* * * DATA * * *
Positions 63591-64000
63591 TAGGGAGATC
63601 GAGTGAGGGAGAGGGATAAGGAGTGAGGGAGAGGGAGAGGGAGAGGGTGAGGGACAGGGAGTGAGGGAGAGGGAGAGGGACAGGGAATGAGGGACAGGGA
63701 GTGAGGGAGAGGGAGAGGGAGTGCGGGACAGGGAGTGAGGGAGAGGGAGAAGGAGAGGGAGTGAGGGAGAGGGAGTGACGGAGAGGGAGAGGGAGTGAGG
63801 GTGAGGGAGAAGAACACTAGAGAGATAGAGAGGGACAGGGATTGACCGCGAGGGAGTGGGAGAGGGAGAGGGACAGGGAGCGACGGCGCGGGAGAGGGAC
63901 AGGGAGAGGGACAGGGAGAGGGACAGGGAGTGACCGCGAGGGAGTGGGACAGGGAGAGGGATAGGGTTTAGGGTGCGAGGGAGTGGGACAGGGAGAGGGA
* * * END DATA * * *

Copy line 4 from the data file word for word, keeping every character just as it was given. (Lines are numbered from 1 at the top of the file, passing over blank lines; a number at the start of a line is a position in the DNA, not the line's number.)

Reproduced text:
63701 GTGAGGGAGAGGGAGAGGGAGTGCGGGACAGGGAGTGAGGGAGAGGGAGAAGGAGAGGGAGTGAGGGAGAGGGAGTGACGGAGAGGGAGAGGGAGTGAGG